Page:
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3D printing of hydrogels in a temperature controlled environment with high spatial resolution

: Fischer, B.; Schulz, A.; Gepp, M.M.; Neubauer, J.; Gentile, L.; Zimmermann, H.

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Current directions in biomedical engineering 2 (2016), Nr.1, S.109-112
ISSN: 2364-5504
Zeitschriftenaufsatz, Elektronische Publikation
Fraunhofer IBMT ()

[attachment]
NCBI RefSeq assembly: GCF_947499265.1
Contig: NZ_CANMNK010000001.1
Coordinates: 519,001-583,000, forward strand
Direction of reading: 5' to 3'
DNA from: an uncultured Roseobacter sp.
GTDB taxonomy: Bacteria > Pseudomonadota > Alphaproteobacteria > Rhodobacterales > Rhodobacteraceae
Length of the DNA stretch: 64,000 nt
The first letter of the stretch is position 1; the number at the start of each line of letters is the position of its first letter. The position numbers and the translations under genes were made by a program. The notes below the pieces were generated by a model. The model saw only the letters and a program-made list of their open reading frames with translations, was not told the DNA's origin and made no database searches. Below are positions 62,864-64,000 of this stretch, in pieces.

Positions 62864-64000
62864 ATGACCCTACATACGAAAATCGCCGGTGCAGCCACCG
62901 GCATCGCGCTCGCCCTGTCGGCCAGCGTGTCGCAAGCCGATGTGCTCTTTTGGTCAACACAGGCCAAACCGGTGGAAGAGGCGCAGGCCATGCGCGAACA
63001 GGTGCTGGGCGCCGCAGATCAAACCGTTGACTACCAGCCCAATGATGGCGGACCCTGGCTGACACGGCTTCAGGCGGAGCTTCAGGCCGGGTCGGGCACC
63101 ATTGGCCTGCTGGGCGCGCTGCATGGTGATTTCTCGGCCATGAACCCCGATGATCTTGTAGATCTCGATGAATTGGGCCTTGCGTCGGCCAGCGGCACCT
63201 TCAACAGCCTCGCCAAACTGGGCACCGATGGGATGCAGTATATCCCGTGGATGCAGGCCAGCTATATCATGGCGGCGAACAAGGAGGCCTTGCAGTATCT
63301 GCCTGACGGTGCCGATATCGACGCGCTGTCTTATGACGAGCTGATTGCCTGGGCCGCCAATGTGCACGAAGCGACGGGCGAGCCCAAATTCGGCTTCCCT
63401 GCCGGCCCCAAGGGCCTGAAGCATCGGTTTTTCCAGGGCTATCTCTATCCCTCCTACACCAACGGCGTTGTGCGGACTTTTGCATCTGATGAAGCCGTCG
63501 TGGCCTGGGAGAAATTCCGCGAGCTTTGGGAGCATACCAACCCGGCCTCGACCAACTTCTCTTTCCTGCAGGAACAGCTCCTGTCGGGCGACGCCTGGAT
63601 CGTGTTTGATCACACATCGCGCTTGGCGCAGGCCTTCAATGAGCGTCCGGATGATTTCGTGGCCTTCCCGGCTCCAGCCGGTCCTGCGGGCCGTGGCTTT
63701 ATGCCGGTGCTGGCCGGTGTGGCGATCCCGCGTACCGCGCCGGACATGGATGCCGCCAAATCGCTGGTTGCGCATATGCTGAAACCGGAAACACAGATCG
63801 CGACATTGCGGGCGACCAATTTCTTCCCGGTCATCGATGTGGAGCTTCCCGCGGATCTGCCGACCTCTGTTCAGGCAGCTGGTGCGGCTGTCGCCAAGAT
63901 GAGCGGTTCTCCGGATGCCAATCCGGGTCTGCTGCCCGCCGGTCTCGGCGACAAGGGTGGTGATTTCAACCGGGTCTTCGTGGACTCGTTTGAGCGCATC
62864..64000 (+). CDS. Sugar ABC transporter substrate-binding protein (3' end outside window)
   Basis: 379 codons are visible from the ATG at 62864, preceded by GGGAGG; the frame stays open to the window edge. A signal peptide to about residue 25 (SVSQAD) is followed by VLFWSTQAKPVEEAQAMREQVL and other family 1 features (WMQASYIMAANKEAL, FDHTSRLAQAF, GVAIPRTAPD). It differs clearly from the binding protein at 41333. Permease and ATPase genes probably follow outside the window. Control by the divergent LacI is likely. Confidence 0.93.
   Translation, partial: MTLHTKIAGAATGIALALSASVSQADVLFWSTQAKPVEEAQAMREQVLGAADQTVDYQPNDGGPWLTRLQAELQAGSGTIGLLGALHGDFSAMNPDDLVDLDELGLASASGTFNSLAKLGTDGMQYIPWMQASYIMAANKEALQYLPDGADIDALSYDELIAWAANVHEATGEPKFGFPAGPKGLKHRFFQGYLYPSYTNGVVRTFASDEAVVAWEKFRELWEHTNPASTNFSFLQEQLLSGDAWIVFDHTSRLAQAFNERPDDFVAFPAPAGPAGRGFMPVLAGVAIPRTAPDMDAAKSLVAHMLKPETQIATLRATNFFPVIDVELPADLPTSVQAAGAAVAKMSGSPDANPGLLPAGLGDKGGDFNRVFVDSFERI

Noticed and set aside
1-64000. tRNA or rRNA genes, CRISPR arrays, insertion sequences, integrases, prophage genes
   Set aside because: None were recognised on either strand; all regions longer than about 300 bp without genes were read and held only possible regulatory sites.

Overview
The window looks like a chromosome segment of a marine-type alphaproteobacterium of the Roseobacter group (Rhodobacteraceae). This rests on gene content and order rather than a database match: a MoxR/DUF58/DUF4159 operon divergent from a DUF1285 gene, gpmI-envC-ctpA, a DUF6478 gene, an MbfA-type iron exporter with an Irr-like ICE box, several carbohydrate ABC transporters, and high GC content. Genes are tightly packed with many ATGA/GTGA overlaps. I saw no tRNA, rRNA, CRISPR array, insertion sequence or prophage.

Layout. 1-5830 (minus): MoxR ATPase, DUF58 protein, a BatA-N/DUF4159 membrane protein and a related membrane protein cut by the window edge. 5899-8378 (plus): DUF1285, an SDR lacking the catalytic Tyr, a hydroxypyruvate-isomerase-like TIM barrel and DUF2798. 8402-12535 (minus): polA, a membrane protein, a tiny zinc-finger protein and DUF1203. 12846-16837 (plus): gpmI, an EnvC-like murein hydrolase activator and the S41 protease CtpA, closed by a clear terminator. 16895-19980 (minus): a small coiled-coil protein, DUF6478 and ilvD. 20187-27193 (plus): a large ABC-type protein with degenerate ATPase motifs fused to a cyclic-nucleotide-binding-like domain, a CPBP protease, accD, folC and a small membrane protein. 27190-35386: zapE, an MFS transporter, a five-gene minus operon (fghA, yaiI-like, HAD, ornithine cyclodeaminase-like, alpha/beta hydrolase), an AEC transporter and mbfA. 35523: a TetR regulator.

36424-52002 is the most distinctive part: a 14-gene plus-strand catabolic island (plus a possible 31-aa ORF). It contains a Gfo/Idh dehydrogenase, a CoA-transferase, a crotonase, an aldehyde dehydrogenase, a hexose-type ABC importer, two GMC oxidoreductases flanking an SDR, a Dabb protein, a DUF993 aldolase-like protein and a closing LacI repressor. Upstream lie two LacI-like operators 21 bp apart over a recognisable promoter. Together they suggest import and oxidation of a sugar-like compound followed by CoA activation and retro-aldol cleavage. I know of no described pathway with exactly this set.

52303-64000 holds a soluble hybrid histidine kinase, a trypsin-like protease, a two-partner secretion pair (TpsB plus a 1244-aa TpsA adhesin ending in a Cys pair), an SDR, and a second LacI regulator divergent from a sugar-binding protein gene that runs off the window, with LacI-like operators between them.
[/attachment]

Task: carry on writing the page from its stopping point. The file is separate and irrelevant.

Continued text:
There is great hope in 3D printing techniques to create patient specific scaffolds for therapeutic applications. The majority of these approaches rely on materials that both give support to cells and effectively mimic a tissue specific microenvironment. Hydrogels provide an exceptional support for cells but their physicochemical properties are not suited for conventional additive layer manufacturing. Their low viscosity and resulting fluidic nature inhibit voluminous 3D deposition and lead to crude printing accuracy. To enhance mechanical features, hydrogels are often chemically modified and/or mixed with additives; however it is not clear whether these changes induce effects on cellular behavior or if in vivo applications are at risk. Certainly it increases the complexity of scaffold systems. To circumvent these obstacles, we aimed for a 3D printing technique which is capable of creating scaffolds out of unmodified, pure hydrogels. Here we present a new method to produce alginate scaffolds in a viscosity- independent manner with high spatial resolution. This is achieved by printing in a sub-zero environment which leads to fast freezing of the hydrogels, thus preserving the printed shape and circumventing any viscosity dependent flows. This enables the user to create scaffolds which are able to reflect soft or stiff cell niches.